GuideStar worked with BoardSource, the national leader in nonprofit board leadership and governance, to create this section.

  • Board orientation and education
    Does the board conduct a formal orientation for new board members and require all board members to sign a written agreement regarding their roles, responsibilities, and expectations? Yes
  • CEO oversight
    Has the board conducted a formal, written assessment of the chief executive within the past year ? Yes
  • Ethics and transparency
    Have the board and senior staff reviewed the conflict-of-interest policy and completed and signed disclosure statements in the past year? Yes
  • Board composition
    Does the board ensure an inclusive board member recruitment process that results in diversity of thought and leadership? Yes
  • Board performance
    Has the board conducted a formal, written self-assessment of its performance within the past three years? Yes

Organizational demographics

SOURCE: Self-reported; last updated 7/9/2021

Who works and leads organizations that serve our diverse communities? GuideStar partnered on this section with CHANGE Philanthropy and Equity in the Center.

Leadership

The organization's leader identifies as:

Race & ethnicity
White/Caucasian/European
Gender identity
Male, Not transgender (cisgender)
Sexual orientation
Heterosexual or Straight
Disability status
Person without a disability

Race & ethnicity

Gender identity

 

Sexual orientation

Disability

We do not display disability information for organizations with fewer than 15 staff.

Equity strategies

Last updated: 07/09/2021

GuideStar partnered with Equity in the Center - an organization that works to shift mindsets, practices, and systems to increase racial equity - to create this section. Learn more

Data
  • We review compensation data across the organization (and by staff levels) to identify disparities by race.
  • We ask team members to identify racial disparities in their programs and / or portfolios.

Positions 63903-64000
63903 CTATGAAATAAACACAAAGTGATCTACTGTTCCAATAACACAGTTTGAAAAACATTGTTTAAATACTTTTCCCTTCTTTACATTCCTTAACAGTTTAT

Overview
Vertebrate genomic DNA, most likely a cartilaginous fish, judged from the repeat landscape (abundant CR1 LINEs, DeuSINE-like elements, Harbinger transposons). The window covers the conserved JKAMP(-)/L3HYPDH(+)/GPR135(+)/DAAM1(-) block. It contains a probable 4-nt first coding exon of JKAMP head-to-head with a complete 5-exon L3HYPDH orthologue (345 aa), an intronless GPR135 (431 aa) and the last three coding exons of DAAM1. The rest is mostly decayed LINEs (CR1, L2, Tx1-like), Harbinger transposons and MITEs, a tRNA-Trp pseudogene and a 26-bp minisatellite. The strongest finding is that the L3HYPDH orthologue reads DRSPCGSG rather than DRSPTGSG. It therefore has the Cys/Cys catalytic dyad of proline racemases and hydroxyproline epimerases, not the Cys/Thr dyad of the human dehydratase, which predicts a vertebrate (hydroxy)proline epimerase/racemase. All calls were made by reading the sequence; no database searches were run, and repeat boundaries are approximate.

• We analyze disaggregated data and root causes of race disparities that impact the organization's programs, portfolios, and the populations served.
  • We disaggregate data to adjust programming goals to keep pace with changing needs of the communities we support.
  • We employ non-traditional ways of gathering feedback on programs and trainings, which may include interviews, roundtables, and external reviews with/by community stakeholders.
  • We disaggregate data by demographics, including race, in every policy and program measured.
  • We have long-term strategic plans and measurable goals for creating a culture such that one’s race identity has no influence on how they fare within the organization.
Policies and processes
  • We use a vetting process to identify vendors and partners that share our commitment to race equity.
  • We have a promotion process that anticipates and mitigates implicit and explicit biases about people of color serving in leadership positions.
  • We seek individuals from various race backgrounds for board and executive director/CEO positions within our organization.
  • We help senior leadership understand how to be inclusive leaders with learning approaches that emphasize reflection, iteration, and adaptability.
  • We measure and then disaggregate job satisfaction and retention data by race, function, level, and/or team.
  • We engage everyone, from the board to staff levels of the organization, in race equity work and ensure that individuals understand their roles in creating culture such that one’s race identity has no influence on how they fare within the organization.